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Does Trump's Behavior On Twitter Amount To Cyberbullying?


Let's take a moment to try to square two facts. Here's one. First, Lady Melania Trump says she wants to focus on cyberbullying. She says we have to find better ways to talk to and respect each other online. Here's another fact. Mrs. Trump's husband has in the last week called two MSNBC anchors low-IQ, crazy and psycho on Twitter. Then he followed up by tweeting a video of himself body-slamming someone with a CNN logo superimposed over his head.

All of this got us wondering - does the president's behavior amount to cyberbullying? And if so, what does that mean for the first lady's potential initiative to fight cyberbullying? We're joined now by Parry Aftab. She's a lawyer who leads the Internet safety group WiredSafety. Parry Aftab, thanks for speaking to us.

PARRY AFTAB: Well, I appreciate you asking.

KELLY: Does the president's behavior on Twitter amount to cyberbullying?

AFTAB: No. Cyberbullying as we define it is minor to minor.

KELLY: You mean underage children. OK.

AFTAB: Yeah, so minors to minors. So if young people harass each other using digital technology it's cyberbullying. When adults get involved we call it cyber harassment. What he's done is appalling. What he's done is immature. But it probably doesn't rise even to the level of cyber harassment.

KELLY: And why not?

AFTAB: Well, when you look at cyber harassment as a crime it requires repeated behavior or credible threat.

KELLY: Twitter's very clear about its policy of no abusive messages and no threats. Does the fact that the president's tweets are being allowed to stand suggest to you that this hasn't crossed a certain line?

AFTAB: What he's done clearly does violate the terms of service on Twitter and most other social networks.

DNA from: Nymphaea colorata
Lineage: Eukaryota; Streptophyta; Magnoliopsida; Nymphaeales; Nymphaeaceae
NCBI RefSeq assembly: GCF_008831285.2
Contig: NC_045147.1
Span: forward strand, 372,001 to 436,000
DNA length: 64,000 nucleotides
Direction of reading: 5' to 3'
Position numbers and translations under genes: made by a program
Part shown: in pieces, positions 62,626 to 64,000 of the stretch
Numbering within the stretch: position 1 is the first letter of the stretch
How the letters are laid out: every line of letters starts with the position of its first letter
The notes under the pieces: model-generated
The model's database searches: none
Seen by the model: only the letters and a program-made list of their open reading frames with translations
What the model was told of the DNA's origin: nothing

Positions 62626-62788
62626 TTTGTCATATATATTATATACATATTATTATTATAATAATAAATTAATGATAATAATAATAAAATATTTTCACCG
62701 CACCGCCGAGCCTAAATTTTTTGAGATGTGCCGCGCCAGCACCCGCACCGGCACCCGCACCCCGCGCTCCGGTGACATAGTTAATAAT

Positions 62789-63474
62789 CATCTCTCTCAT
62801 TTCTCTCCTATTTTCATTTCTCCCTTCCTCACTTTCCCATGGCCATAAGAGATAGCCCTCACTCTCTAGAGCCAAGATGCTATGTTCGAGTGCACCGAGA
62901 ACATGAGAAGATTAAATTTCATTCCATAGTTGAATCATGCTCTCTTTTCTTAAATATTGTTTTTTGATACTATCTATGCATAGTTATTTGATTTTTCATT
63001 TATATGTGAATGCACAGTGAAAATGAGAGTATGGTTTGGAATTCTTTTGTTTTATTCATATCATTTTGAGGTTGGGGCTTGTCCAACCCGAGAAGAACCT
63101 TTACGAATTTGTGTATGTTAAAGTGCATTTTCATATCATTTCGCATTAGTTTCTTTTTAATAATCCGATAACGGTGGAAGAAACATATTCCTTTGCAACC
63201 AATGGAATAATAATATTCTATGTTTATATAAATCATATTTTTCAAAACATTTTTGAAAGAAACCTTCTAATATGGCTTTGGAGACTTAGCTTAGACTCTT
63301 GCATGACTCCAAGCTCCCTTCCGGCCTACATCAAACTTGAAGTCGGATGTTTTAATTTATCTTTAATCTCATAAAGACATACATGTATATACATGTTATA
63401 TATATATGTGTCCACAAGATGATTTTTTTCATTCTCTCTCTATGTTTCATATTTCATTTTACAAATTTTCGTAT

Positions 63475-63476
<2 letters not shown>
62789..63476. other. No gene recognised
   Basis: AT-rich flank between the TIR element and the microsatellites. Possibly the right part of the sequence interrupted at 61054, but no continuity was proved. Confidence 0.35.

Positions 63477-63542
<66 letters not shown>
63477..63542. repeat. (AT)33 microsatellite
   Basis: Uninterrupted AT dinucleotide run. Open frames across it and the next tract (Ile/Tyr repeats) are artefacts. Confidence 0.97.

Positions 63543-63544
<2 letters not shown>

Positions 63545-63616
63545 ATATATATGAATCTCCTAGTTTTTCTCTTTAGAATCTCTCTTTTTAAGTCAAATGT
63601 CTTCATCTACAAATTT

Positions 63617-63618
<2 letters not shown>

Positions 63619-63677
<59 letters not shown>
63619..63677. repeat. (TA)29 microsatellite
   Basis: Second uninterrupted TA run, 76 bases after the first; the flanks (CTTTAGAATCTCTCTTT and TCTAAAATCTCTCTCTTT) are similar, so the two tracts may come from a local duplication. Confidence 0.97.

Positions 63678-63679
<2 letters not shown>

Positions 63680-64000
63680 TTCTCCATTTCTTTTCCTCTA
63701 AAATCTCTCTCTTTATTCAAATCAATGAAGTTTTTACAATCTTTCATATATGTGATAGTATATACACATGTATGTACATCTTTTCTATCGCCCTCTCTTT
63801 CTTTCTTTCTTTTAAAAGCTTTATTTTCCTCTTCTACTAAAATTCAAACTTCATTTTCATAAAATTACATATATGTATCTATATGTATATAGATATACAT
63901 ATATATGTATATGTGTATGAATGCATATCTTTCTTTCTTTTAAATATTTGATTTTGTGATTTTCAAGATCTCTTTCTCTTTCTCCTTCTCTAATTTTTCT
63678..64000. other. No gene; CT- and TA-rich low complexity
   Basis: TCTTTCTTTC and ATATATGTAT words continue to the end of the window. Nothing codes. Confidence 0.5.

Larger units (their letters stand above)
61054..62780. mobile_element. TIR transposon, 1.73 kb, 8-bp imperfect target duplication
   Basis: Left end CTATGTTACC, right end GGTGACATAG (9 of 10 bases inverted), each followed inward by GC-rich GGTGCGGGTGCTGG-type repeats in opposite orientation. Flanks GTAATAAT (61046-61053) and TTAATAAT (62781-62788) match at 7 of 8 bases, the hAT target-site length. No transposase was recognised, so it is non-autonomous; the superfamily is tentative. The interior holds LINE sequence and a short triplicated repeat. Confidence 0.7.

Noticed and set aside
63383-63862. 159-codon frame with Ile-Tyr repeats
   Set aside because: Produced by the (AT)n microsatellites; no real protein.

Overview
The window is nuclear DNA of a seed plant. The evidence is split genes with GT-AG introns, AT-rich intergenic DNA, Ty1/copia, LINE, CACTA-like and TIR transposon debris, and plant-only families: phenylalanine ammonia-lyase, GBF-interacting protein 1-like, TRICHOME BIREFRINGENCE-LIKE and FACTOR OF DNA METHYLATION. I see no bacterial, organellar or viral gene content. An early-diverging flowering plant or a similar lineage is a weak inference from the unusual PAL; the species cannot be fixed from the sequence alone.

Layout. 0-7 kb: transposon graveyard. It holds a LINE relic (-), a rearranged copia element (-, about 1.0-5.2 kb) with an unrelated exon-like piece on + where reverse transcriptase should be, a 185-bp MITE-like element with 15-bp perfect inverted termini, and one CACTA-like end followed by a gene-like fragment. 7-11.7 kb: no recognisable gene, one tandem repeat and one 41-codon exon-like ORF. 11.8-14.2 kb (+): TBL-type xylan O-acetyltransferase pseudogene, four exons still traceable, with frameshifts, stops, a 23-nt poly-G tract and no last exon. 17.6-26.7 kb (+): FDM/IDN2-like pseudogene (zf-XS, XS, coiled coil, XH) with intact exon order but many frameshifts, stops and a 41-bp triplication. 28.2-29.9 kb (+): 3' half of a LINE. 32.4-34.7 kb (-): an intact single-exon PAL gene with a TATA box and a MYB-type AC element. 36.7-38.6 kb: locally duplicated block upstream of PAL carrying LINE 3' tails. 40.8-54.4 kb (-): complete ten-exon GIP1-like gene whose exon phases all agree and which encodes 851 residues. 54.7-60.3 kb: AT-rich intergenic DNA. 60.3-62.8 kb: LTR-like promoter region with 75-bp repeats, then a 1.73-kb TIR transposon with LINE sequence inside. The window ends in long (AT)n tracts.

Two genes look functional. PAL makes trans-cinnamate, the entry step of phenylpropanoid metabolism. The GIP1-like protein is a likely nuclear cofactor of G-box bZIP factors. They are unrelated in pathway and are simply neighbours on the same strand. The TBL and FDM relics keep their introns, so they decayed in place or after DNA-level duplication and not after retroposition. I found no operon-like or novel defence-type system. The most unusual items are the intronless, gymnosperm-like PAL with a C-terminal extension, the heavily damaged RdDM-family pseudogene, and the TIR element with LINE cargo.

KELLY: So why do you think it's still up there?

AFTAB: Well, Twitter's former CEO was quoted a couple of years ago saying that Twitter, quote, unquote, "sucks" at cyberbullying. And they do. It's not just removing those offending posts. It's shutting down accounts. And I think that that kind of thing would have happened if he were someone other than President Trump and other than guaranteeing a lot of eyeballs and views of Twitter.

KELLY: We mentioned that Melania Trump has pledged to take up this issue of cyberbullying. Let me let you hear that moment.


MELANIA TRUMP: We have to find a better way to talk to each other, to disagree with each other, to respect each other. We must find better ways to honor and support the basic goodness of our children, especially in social media.

KELLY: That was Mrs. Trump speaking last fall. We reached out to her spokesperson about this, and the update is that the first lady is still being thoughtful about her platform and will maybe be announcing something in the coming weeks. You don't think the president's behavior does amount to cyberbullying. But given the way that he uses Twitter, how does that complicate the first lady's potential initiative on this front?

AFTAB: Cyberbullying is a very, very serious issue. It's been tied to a number of suicides, many, many issues of self-harm, cutting, eating disorders. And it's commendable that anyone, first lady or anyone else, would want to tackle it. I don't mind taking President Trump on for what he's doing. But I don't want her attacked because she's married to somebody who's acting online inappropriately. I don't think that the first lady can control him any more than the Republicans can.

KELLY: Parry Aftab. She leads the Internet safety group WiredSafety, which runs a program, Stop Cyberbullying. Parry Aftab, thank you.

AFTAB: Thank you very much. Transcript provided by NPR, Copyright NPR.